France has a long history of conspiracy theories but the arrival in Europe of QAnon has raised concerns that the US import could undermine next year’s presidential elections.
Journalist Chine Labbe said: “With 14 months to go before the election, it is worrying because the longer you confront people with false information, the more likely they are to believe it.”
Ms Labbe is Europe editor of NewsGuard, a website that rates news sites according to their trustworthiness and which published a report on the rise of the QAnon movement in Europe.
Its bizarre and baseless conspiracy theory, some of whose adherents were in the mob that stormed the US Capitol in January, claims a Satanworshipping, paedophile elite “deep state” plotted against Donald Trump when he was president.
The movement has kept a relatively low profile since Trump’s election defeat, but has been spreading since last summer in Europe, where it has been adopted by anti-establishment types who distrust government and the media.
“It is now targeting (President Emmanuel) Macron and saying his election was crooked…
“We are seeing the same sort of narrative in Europe that we saw in the United States,” said Ms Labbe.
French-language videos promoting QAnon on YouTube were watched by 150,000 people in France, and its main Facebook group here had 30,000 members before it was shut down in October.
Despite efforts by tech giants to block conspiracy sites, “the movement is still generating a lot of engagement online” and is adept at finding new ways to push its message, said Ms Labbe.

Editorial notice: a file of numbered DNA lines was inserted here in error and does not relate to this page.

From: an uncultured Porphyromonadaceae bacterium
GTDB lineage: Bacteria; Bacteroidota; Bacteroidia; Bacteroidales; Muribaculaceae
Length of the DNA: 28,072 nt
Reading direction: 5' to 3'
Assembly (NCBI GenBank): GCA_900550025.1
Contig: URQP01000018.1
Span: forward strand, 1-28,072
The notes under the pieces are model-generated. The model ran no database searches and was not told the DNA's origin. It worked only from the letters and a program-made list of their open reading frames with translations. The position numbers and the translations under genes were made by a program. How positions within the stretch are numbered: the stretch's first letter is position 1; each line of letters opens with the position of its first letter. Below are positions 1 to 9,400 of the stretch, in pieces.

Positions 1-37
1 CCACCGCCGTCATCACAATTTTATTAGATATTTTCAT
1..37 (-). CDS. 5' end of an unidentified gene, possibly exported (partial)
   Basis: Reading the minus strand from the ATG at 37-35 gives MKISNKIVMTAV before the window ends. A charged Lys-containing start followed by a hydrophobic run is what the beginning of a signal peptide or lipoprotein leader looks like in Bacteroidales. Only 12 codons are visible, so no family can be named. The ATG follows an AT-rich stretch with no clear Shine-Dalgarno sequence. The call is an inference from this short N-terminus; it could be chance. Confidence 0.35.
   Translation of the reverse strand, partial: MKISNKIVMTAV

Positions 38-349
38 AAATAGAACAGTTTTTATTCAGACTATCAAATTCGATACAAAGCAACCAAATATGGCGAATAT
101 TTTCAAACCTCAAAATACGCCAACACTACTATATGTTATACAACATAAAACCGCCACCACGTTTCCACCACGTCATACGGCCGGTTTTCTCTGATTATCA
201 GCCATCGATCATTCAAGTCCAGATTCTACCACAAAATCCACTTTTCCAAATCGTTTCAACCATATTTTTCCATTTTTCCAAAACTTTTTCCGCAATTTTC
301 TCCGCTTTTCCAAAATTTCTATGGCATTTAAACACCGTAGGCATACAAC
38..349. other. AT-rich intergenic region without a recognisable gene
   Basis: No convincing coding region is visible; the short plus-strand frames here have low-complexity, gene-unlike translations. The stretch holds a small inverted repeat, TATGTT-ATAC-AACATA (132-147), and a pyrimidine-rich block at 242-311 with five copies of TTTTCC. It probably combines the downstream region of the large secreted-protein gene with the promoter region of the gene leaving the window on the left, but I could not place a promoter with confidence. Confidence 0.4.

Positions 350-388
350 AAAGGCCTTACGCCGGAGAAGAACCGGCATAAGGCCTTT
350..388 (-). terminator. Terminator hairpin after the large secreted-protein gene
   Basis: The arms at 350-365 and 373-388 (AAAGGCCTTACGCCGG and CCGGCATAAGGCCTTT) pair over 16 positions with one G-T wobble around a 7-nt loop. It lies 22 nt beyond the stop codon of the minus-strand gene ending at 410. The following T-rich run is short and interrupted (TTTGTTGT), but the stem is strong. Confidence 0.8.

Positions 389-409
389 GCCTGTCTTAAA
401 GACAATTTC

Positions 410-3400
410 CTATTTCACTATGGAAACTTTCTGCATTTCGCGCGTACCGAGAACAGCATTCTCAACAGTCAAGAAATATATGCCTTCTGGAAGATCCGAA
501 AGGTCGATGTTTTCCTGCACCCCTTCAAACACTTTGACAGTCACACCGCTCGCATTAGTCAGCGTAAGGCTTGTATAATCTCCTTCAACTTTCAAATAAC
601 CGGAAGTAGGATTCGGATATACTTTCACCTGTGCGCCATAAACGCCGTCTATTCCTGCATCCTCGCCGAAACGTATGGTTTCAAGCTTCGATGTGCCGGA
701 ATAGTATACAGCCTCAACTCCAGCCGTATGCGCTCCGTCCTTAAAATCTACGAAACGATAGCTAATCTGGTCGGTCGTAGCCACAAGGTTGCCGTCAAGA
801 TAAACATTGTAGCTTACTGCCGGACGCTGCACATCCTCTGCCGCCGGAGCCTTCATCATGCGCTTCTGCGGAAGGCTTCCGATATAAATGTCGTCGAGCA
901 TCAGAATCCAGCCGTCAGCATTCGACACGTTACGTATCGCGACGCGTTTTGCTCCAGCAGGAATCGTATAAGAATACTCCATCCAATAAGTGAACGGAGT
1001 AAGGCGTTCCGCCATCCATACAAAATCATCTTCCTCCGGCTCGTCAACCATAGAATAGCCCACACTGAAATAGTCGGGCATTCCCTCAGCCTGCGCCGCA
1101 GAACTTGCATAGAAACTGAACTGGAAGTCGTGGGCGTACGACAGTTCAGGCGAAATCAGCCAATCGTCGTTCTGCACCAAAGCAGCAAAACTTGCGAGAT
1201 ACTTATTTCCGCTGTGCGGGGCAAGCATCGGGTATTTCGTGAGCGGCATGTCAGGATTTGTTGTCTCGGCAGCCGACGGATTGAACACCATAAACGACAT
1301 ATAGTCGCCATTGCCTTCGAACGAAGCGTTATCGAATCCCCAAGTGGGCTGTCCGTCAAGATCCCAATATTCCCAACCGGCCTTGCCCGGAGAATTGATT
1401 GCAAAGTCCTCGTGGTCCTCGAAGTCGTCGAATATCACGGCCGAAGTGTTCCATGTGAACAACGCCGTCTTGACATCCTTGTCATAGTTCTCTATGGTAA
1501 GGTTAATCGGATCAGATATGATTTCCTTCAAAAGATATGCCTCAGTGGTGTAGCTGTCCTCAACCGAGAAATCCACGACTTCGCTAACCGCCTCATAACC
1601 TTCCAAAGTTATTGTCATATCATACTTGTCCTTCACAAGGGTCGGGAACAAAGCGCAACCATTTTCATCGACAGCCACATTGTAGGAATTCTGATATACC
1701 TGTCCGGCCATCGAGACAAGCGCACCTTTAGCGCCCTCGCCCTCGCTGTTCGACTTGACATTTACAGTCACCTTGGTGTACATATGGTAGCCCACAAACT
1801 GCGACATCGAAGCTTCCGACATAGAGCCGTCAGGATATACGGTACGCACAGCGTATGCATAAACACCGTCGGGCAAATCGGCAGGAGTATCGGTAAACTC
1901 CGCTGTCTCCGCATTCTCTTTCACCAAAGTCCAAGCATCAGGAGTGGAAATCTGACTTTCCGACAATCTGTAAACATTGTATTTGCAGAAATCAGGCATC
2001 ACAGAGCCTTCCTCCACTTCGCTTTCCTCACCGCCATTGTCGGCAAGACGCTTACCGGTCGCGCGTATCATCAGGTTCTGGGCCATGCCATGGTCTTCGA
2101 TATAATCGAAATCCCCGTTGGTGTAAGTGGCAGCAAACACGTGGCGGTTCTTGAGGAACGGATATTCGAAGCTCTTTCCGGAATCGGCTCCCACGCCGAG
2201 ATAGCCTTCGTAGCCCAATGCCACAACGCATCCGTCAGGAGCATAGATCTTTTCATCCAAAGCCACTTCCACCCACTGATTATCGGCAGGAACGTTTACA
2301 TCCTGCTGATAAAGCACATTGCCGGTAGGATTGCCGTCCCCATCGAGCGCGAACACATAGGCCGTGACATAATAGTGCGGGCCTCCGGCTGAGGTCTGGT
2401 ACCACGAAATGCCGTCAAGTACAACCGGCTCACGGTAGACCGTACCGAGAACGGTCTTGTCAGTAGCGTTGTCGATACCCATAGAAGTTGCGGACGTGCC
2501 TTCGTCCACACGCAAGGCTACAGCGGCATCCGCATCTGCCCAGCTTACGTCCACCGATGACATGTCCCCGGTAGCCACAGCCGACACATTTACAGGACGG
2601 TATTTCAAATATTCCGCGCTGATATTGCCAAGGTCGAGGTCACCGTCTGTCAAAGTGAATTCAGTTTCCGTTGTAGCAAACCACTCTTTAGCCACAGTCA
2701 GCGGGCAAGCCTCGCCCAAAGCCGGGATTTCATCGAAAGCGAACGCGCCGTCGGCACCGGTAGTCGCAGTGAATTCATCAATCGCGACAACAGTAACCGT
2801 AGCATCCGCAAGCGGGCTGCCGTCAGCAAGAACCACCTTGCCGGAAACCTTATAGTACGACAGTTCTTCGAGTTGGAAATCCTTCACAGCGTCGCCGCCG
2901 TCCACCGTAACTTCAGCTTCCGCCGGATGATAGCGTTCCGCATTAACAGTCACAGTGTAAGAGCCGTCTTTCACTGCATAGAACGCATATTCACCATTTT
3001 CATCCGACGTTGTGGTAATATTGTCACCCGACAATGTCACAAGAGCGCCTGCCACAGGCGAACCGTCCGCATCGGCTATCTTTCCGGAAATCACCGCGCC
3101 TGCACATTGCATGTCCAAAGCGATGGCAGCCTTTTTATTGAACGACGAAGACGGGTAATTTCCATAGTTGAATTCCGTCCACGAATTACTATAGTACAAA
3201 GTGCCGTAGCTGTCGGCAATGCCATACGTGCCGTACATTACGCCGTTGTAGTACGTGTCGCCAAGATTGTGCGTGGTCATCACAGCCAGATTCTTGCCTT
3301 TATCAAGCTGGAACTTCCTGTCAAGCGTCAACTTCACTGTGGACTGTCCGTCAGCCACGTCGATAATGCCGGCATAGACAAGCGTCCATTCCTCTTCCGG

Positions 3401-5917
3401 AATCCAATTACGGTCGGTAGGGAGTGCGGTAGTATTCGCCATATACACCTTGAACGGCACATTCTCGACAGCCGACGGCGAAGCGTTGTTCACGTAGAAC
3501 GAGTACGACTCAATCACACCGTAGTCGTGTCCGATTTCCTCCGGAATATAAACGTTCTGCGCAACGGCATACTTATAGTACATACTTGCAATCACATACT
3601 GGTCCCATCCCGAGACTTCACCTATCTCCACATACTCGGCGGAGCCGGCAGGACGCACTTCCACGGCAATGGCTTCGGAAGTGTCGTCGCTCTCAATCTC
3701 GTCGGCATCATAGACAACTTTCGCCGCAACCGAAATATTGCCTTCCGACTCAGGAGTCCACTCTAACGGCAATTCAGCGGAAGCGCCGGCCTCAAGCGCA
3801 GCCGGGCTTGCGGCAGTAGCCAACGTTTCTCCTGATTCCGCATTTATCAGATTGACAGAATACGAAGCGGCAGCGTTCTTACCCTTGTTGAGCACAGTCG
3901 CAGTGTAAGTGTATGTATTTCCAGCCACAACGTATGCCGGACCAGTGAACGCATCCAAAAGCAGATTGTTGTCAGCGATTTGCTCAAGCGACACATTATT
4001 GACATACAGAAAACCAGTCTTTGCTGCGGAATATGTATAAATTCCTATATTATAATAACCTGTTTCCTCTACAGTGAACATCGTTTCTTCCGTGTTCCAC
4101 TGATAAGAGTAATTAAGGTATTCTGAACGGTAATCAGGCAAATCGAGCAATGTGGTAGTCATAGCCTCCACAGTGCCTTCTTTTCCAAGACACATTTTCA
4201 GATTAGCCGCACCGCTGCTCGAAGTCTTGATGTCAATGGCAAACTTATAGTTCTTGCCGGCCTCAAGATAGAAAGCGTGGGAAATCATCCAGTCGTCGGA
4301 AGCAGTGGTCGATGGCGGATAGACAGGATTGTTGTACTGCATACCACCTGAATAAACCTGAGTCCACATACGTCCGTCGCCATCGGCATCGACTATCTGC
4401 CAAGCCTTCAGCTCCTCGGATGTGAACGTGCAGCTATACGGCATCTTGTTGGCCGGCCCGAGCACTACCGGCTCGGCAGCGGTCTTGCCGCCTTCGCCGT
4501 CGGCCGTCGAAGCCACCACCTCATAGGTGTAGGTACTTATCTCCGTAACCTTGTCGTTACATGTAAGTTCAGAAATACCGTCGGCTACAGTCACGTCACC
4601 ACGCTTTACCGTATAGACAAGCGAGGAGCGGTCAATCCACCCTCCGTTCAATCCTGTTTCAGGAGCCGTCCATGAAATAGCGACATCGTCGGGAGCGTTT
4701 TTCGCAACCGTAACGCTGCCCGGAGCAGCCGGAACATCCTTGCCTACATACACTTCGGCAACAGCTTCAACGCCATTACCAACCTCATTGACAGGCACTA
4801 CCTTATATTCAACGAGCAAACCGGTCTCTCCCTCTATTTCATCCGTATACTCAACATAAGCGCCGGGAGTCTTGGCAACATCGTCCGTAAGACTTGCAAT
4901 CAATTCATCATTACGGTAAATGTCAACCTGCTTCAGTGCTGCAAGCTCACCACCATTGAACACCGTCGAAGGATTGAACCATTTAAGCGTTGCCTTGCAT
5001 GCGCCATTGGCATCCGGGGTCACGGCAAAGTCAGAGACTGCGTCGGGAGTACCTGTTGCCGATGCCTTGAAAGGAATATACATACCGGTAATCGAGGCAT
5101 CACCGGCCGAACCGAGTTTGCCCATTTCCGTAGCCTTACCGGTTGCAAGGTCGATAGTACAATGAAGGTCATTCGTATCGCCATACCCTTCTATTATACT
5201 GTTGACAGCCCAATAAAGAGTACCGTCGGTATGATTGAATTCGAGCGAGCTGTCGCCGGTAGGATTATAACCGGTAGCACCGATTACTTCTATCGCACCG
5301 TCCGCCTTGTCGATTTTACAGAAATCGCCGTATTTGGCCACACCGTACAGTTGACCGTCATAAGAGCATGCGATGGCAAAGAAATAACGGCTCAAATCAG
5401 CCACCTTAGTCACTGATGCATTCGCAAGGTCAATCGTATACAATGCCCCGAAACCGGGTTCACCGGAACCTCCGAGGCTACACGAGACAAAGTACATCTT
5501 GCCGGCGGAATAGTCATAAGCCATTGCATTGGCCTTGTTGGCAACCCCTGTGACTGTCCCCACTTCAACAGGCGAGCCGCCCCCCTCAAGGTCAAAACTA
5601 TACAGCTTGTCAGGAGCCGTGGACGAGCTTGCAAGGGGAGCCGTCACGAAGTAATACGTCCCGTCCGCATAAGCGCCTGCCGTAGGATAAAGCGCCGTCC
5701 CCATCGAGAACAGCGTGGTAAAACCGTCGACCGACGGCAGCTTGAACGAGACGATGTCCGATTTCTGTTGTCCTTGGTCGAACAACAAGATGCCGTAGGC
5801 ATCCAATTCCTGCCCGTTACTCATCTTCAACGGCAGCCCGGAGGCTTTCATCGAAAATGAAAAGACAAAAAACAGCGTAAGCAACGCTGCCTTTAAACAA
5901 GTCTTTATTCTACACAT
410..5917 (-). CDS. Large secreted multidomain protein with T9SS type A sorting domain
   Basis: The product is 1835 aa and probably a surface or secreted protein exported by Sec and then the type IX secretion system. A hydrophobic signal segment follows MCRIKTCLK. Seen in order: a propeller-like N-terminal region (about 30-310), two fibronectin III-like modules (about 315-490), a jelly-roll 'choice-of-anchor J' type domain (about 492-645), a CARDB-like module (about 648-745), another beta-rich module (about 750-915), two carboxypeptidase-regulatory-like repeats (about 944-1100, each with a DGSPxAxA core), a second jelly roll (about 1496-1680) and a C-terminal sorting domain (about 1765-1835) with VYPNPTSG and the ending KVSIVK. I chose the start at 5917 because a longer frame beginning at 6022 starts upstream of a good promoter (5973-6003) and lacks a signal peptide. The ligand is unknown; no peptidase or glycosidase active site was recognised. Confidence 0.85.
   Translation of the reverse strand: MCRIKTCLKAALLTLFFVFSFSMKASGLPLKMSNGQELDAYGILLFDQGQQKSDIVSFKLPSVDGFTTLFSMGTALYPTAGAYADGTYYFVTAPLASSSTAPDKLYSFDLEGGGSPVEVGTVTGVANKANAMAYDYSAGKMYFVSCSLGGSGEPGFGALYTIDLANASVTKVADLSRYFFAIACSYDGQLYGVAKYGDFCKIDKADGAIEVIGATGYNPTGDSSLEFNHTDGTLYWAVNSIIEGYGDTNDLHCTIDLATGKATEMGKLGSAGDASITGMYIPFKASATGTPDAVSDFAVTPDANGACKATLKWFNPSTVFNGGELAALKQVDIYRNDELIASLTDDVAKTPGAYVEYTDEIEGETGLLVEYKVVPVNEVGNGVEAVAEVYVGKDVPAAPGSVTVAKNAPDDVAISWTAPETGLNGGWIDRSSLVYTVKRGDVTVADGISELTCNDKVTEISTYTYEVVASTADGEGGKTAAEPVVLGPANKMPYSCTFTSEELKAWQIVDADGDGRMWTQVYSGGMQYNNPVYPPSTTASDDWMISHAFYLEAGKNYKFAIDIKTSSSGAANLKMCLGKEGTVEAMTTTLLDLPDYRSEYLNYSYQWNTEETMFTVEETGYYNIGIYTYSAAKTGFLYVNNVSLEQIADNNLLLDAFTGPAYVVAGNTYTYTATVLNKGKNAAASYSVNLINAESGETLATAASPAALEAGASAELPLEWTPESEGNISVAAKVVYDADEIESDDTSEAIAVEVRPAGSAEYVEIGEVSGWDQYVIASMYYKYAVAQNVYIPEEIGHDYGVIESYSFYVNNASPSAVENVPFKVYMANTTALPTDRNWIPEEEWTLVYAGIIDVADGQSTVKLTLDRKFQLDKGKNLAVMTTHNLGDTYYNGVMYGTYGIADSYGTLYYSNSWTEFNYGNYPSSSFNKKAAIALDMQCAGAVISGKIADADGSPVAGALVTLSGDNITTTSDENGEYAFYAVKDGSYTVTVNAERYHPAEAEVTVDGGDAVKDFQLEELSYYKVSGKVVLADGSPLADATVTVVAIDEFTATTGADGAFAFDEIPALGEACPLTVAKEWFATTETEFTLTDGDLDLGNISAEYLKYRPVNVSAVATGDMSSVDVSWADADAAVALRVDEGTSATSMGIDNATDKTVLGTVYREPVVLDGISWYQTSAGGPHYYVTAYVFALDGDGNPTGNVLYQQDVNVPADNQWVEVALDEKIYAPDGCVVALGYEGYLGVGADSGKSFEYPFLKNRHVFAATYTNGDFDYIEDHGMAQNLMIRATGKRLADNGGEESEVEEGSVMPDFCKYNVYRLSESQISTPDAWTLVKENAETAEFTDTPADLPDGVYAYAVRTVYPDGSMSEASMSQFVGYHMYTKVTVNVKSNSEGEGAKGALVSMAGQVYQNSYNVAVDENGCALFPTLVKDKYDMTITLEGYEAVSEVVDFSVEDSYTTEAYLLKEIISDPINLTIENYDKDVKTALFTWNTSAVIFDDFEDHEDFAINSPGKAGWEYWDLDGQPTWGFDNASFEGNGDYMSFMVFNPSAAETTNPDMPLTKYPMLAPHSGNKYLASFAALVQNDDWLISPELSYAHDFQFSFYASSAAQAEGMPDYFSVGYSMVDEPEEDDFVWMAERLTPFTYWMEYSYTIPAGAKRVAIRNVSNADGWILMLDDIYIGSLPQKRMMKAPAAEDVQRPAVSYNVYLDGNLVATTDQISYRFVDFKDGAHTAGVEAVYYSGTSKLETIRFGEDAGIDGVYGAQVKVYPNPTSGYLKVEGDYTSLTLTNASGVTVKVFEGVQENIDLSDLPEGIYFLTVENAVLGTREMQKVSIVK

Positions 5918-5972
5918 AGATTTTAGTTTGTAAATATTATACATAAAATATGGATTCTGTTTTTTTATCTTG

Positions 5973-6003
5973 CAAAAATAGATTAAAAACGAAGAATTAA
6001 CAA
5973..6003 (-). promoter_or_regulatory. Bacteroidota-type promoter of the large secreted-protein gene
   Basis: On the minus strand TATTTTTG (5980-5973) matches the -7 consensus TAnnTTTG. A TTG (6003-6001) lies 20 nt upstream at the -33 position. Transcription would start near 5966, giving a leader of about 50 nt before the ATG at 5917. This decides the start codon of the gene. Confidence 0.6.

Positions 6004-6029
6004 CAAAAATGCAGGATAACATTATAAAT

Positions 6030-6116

France is particularly fertile terrain for QAnon, as surveys have repeatedly shown its citizens are prone to believing wild theories that have little or no basis in fact. The Covid-19 pandemic has been a boon to conspiracy theorists everywhere. In France, one of the most vaccine-sceptical countries in the world, a recent survey showed just 43% of 25-34 year olds in France would be willing to be vaccinated when it becomes available to that age group.
Hold-Up, a film of pandemic conspiracy theories that attacked vaccines, pharmaceutical firms and medical institutions, was watched online by millions of French people in November.
Its claims were debunked by a range of media fact-checking groups but its popularity suggests that it will be an uphill struggle to fight the likes of QAnon in France.
Some political commentators, such as Philippe Braud, a sociologist at the CEVIPOF political research centre at Sciences Po University in Paris, do not see QAnon as much of a threat.
“I don’t think that the trouble caused by conspiracy theories in the US will have any influence on the presidential election next year in France,” he said. “The presidential election will be played out on other matters.”
However, the arrival of QAnon and similar in France was judged sufficiently “worrying” by Citizenship Minister Marlène Schiappa that she recently set up an official inquiry to gauge the potential threat of such groups.
It is not clear who might benefit from QAnon’s disruptive influence in next year’s elections, which are expected to see a second-round run-off between President Macron and far-right leader Marine le Pen.
The movement started on the far-right corners of the internet but has since attracted followers with a wide range of political views.
Le Pen likes to argue that she is anti-elite and plays on distrust in the government, but she has also by now become part of the political establishment, said Ms Labbe.